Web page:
My next challenge came from evolving with the swaps industry as it revolutionized the financial industry. Initially, swaps were a capital markets product. Banks were limited to taking only credit risks. This plan evolved into setting up a trading desk after banks were permitted to take on market risk. And then came operational risk as swap volumes mushroomed. I kept up because of many late nights working with colleagues and participating in industry groups. I also conducted internal and external training sessions, including sessions for regulators, because one of the best ways to learn about something is to try to teach it to someone else. To get different perspectives, I acquired two chow chows, Lemieux and Mugwump.
Do you think women who are starting their careers in finance today experience the same or similar challenges?
I think job security continues to be a challenge for anyone starting a financial career. There are lots of different potential paths. One path is to go to a large institution where you will have more training and, in general, more job security but possibly less direct responsibility as you start your career. Another path is to go to a start-up company in a new area of finance—which would likely give you more initial responsibility and possible growth potential but at a greater risk, such as what occurred during the Silicon Valley dot-com era. I also think it continues to be a challenge to keep up with financial industry developments, whether in new products, concepts or regulations. Becoming involved in industry associations and keeping on top of the trade press are both good ways for people starting in the industry to develop their knowledge while expanding their networks.
At what point did you decide or realise you wanted to become a lawyer?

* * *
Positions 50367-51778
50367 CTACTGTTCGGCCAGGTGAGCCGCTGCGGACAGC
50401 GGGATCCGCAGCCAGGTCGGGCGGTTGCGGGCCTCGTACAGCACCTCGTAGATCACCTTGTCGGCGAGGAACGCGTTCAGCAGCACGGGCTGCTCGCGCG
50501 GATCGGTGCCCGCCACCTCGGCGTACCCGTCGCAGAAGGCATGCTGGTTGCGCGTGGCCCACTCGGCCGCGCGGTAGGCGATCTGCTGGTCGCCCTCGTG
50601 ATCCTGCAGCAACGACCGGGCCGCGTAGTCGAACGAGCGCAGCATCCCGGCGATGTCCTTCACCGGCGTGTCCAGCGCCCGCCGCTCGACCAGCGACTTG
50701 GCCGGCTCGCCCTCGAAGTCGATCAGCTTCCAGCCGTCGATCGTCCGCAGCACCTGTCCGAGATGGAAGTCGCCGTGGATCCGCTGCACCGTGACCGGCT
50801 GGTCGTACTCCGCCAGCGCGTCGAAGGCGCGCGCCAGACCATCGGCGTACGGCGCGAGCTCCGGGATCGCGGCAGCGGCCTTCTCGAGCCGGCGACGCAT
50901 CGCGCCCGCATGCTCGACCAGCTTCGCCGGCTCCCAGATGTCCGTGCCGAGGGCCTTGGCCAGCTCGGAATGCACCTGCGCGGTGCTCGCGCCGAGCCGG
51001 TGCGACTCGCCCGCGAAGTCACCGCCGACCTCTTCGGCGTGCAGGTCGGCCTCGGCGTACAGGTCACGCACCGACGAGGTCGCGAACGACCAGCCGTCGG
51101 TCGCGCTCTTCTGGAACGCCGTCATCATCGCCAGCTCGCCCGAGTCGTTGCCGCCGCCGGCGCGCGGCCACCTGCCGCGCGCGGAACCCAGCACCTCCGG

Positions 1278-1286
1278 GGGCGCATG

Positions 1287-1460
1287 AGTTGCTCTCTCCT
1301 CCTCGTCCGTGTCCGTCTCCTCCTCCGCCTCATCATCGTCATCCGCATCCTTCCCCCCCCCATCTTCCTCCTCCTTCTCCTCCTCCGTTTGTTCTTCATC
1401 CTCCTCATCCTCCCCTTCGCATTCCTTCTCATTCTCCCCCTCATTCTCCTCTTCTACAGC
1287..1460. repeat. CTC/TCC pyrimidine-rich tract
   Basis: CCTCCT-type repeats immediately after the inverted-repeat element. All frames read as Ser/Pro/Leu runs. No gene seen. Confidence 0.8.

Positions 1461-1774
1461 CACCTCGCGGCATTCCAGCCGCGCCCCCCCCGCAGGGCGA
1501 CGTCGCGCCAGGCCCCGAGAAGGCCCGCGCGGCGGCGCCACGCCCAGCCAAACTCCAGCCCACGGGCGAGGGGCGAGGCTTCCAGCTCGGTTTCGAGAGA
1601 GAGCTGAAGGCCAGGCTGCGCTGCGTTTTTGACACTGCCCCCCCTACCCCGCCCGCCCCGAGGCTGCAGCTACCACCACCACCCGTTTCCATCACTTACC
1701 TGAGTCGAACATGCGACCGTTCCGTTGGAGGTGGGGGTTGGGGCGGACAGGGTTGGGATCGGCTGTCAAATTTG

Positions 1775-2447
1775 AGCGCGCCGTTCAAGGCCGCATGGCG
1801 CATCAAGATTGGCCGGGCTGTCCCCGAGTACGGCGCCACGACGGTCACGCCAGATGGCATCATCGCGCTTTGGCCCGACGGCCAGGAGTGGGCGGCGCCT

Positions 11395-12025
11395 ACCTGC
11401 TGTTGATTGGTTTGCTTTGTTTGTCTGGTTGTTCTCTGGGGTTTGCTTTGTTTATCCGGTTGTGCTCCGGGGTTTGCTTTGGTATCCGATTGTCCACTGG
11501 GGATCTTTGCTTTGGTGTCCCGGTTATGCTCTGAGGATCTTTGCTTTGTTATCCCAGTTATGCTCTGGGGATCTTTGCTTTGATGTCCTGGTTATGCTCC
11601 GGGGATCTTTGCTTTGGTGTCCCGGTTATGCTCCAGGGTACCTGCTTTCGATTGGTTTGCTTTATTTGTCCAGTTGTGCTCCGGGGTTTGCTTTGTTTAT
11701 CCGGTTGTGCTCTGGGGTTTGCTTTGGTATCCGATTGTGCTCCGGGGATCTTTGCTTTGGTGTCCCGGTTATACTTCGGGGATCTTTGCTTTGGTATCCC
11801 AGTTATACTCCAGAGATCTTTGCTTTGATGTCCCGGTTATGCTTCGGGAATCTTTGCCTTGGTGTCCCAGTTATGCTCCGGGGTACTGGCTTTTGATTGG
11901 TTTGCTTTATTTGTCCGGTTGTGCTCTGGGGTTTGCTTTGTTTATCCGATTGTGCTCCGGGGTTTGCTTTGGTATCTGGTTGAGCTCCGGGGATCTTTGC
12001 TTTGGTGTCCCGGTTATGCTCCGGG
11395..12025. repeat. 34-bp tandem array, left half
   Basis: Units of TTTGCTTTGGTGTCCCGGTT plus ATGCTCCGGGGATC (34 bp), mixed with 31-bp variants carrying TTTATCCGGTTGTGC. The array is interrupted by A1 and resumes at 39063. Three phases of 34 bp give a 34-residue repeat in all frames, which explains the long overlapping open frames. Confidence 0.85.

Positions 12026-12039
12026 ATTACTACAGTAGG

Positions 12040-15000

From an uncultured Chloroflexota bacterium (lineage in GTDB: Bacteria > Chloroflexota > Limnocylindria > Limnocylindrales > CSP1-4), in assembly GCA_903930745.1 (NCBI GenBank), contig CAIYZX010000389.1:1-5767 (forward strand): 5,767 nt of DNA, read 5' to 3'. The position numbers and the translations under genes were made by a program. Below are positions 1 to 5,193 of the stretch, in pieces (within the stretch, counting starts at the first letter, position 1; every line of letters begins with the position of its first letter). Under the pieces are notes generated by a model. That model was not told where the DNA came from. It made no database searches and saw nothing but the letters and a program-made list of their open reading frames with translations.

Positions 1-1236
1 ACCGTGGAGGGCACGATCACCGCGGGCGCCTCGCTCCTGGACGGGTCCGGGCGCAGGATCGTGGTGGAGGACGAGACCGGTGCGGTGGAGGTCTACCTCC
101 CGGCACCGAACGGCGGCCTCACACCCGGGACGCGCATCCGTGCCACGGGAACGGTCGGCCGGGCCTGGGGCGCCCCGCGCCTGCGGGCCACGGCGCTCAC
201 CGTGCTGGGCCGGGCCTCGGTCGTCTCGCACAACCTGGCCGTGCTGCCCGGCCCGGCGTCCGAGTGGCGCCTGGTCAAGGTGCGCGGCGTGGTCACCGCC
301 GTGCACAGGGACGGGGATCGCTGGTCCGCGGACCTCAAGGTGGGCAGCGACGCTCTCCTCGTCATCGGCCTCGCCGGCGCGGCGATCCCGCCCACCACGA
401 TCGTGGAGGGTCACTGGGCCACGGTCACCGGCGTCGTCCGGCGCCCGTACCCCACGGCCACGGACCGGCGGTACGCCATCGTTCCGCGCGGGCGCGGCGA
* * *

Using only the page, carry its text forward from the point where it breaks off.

As I mentioned, although I immensely enjoyed the trading side of derivatives, after many years, the regulatory and legal side became increasingly interesting to me. When I started in derivatives, they were largely unregulated and did not even have any direct regulatory capital charge applied to them. I wanted to understand the legal justification when regulators began to assert jurisdiction and the statutory language and regulations that were beginning to emerge. I am not 100 percent sure that it was necessary to go to law school to achieve that because law school naturally does not specifically focus on derivatives. But that is what I did. During law school, I briefly considered going into mass tort litigation, largely for the procedural challenges, but ultimately, I decided I could not leave the finance world.
What is your current role like?
I am a financial regulatory partner in the London affiliate of a US midsized law firm. I have a variety of clients, including commodity supply chain firms, corporations, proprietary traders, banks, investment firms, exchanges and clearing houses. I advise on financial markets, financial products and financial regulation. The legal and regulatory issues I address are largely cross-border, and I work closely with our Chicago and New York offices. Additionally, as mentioned above, I advise on anything and everything related to derivatives. I have been with the firm for 11 years, and it has been exciting to see the firm and the London office overall, but especially the financial markets regulatory practice, expand and keep pace with the ever-evolving industry and the needs of our clients.
Do you think your early career as a derivatives trader has given you better insight into how to advise your current clients?
Absolutely. I understand what it is to work at a bank—the economics and pricing of financial products, the dynamics of a trading floor and the time pressures on my clients. Ultimately, although the legal analysis must always be conducted, I realize that at the end of the day, my clients want crisp, concise commercial advice.
What advice would you give women who want to begin a career in the finance industry?
I would advise them to embrace their quantitative side. Look for classes and seminars in math (including applied math), statistics, econometrics and financial engineering. Too often I hear from colleagues, including financial lawyers, that the reason that they went into law was to avoid numbers and any form of math(s) whatsoever. Certainly, for a finance career on the business side, strong quantitative skills are a necessity. However, such skills are central to almost all aspects of any area of finance, whether it is in the logic of legal analysis or even in the optimisation of time management.
Carolyn Jackson, a partner at Katten Muchin Rosenman UK LLP, provides financial regulatory legal advice to a broad range of market participants, including commercial banks, investment banks, investment managers, broker–dealers, electronic trading platforms, clearinghouses, trade associations and over-the-counter derivatives service providers. Having practiced outside of the United States for her entire legal career, she is particularly well versed in the cross-border effects of US and UK regulation.